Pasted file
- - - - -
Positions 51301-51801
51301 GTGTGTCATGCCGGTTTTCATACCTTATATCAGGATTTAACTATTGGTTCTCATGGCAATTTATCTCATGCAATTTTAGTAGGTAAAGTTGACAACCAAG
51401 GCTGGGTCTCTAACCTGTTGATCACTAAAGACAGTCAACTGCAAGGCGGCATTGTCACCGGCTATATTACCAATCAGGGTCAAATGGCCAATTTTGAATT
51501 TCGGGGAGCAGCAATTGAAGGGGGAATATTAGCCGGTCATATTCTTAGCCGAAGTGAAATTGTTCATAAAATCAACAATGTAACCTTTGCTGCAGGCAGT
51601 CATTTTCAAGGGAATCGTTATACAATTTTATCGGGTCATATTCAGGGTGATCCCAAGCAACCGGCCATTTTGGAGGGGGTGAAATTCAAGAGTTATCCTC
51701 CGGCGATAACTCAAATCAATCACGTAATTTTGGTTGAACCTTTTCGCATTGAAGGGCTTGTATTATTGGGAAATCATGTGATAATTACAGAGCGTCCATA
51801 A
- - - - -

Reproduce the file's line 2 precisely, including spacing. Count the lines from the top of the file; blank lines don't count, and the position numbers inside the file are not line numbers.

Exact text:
51301 GTGTGTCATGCCGGTTTTCATACCTTATATCAGGATTTAACTATTGGTTCTCATGGCAATTTATCTCATGCAATTTTAGTAGGTAAAGTTGACAACCAAG